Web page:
PHOENIX (AP) - The Arizona Senate voted along party lines Friday, approving a Republican budget-balancing plan that cuts spending for health care, education and other services to close a shortfall without resorting to additional borrowing.
The Senate action completed legislative action on the 13-bill package negotiated by Republican legislative leaders and Republican Gov. Jan Brewer. The House approved the bills earlier Friday during a five-hour floor session that began at 3 a.m. after paperwork delays.
Brewer is expected to act on the bills this week.
Republican legislators said the plan provides the state with an honest budget that eschews borrowing and gimmicks used along with spending cuts and federal stimulus dollars to help balance recent budgets during the state's ongoing budget crisis.
"We used a bunch of ways to avoid the inevitable ... instead of ripping the Band-Aid off and letting the wound heal," said Sen. Frank Antenori, R-Tucson. "Arizona is going to live within its means and not leverage and borrow and put our kids into debt."
Democrats and advocates for education and social services criticized the budget and the process that led to its approval within a day of its unveiling Thursday afternoon.
"I know it's a balanced budget. But when I look at it, I see that it's been balanced on the backs of children and vulnerable families," said Sen. Leah Landrum Taylor, D-Phoenix.
The plan was the product of weeks of closed-door negotiations between Brewer and Republican legislative leaders who periodically briefed their rank-and-file members while withholding details from the public and Democratic lawmakers.
"The people of Arizona would love to know what the conversations about the budget were," said Senate Minority Leader David Schapira, D-Tempe.
Republican Sen. Ron Gould of Lake Havasu City bristled at the criticism of the budget, which he called "the day of reckoning" for previous overspending. "Vote it. Sit down. Shut up and deal with it," Gould said during voting on the last bill.
Democratic Sen. Steve Gallardo, D-Phoenix, said he wouldn't "shut up" because Republicans didn't consider alternatives to spending cuts.
Under the plan's $500 million of cuts to Arizona's Medicaid program, its enrollment would decrease by nearly 140,000 people within the next year if the state implements sign-up freezes and other changes that Brewer outlined in an application submitted Thursday to federal officials. Brewer previously proposed a 280,000 enrollment reduction that drops people currently enrolled.
Other predicted changes include cancellation of most day care subsidies for low-income Arizonans, higher tuition for university students, larger class sizes in K-12 schools and closing of some state parks.
Democrats also said the budget has at least one gimmick - the shift of some state costs to local governments that might raise property taxes to compensate.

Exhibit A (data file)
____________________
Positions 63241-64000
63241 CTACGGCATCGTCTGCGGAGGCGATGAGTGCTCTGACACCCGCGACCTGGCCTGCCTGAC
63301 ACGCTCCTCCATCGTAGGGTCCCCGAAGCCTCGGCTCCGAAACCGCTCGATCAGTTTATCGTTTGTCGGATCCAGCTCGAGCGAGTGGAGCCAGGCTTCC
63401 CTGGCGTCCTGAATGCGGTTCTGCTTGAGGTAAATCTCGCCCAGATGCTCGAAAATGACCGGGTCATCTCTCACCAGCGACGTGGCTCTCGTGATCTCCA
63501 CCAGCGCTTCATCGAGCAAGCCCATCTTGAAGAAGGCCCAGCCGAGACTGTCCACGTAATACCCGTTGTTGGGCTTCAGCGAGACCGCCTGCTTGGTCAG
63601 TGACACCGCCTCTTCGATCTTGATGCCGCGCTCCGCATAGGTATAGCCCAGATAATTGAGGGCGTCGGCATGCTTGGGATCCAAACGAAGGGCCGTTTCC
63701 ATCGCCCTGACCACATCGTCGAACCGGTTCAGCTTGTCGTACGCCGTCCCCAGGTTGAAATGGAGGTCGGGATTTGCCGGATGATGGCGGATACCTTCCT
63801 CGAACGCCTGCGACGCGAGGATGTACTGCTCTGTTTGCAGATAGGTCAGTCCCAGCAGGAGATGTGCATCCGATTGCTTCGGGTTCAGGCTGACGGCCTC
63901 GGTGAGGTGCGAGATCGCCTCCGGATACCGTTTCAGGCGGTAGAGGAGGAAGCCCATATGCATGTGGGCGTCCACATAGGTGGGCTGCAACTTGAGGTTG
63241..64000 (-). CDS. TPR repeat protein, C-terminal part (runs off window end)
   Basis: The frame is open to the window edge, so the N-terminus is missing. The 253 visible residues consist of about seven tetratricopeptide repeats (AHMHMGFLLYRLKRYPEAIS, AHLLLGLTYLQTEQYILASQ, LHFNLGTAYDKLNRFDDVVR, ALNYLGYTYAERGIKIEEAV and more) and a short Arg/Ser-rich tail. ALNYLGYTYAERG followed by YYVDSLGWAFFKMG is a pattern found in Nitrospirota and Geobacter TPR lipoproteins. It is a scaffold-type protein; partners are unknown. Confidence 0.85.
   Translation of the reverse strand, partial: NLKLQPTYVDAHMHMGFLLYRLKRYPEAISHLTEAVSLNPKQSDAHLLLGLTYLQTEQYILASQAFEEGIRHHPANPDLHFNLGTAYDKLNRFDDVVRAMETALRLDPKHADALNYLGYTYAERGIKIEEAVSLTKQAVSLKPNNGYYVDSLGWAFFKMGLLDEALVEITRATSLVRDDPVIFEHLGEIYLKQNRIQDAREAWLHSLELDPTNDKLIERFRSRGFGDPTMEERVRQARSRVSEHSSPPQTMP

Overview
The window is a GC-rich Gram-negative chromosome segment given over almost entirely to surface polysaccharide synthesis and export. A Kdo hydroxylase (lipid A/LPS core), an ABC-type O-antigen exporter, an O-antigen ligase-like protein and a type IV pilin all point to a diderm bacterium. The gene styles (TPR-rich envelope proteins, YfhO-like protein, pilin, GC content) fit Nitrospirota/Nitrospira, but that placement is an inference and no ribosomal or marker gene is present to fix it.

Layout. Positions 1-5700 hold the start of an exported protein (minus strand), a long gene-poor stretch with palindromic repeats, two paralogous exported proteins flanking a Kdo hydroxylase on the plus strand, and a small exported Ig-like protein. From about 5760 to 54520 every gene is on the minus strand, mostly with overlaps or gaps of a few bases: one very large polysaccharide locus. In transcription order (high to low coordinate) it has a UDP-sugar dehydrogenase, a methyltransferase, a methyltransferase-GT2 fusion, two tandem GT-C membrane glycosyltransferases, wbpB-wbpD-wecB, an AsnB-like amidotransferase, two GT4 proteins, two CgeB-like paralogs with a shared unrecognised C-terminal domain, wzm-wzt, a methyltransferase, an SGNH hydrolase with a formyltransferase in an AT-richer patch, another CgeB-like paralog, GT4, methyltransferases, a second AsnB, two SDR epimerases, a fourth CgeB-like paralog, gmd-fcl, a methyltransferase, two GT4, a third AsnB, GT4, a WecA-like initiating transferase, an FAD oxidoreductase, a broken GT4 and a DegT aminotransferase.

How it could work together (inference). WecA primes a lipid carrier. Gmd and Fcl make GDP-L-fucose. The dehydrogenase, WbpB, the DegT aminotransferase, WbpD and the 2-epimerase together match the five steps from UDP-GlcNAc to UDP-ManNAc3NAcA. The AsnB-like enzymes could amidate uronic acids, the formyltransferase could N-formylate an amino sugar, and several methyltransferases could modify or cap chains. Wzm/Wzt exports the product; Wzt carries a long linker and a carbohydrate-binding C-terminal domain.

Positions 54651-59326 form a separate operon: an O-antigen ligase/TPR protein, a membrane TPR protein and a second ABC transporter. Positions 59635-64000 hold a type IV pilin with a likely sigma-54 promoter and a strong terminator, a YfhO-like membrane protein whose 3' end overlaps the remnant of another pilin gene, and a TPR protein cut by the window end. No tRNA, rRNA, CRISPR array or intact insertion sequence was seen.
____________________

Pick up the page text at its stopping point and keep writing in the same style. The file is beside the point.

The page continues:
Brewer pronounced the budget a compromise and a win. The education cuts are deeper than those she proposed in January but shallower than a budget plan approved March 17 by the Senate.
"Given the situation we are facing and negotiating with the Legislature, I was successful," Brewer said in an interview Thursday night. "I'm never happy about the cuts to K-12 but it certainly shields our schools from the worst of the cuts."
The Legislature's budget staff listed more than $1.1 billion in spending cuts in the new plan, or roughly $400 million more than Brewer's January proposal and $200 million less than the Senate version.
Spending in the next fiscal year would total $8.3 billion. That's below the current year's $8.5 billion and Brewer's proposed $8.9 billion but above the $8.1 billion approved by the Senate.
The plan's cuts and other steps would close a shortfall of nearly $1.5 billion. That shortfall amount includes $332 million of red ink left over from the current fiscal year. Hammered by the recession in general but also the housing industry's collapse, the state is about to enter its fourth fiscal year in crisis.
The approximately $450 million of education cuts listed by the legislative budget staff would be spread among K-12 schools, community colleges and universities. Those reductions total approximately $130 million above amounts proposed by Brewer in January and about $100 million below the Senate's cuts.
Brewer and her staff said the K-12 education cuts were actually $50 million lower than reported by the budget staff.
The Medicaid cutbacks are expected to be challenged in court.
Critics contend the Medicaid reductions violate a state constitutional protection for voter-approved ballot measures that increased Medicaid eligibility.
Supporters of the plan disagree, saying that the ballot measures don't require that eligibility levels exceed available funding.
The plan also opens the door to restore Medicaid coverage for certain transplants.
It gives Brewer the authority she requested to restore transplant coverage that was ended last year in another budget-balancing plan, resulting in months of controversy.
"I am convinced this will bring the transplants back," said Rep. John Kavanagh, R-Fountain Hills.Democrats expressed doubt, saying the transplant provision isn't binding.
The House defeated Democratic amendments to directly restore coverage, either with state funding or using private donations. "People's lives are at stake," said Rep. Anna Tovar, D-Tolleson.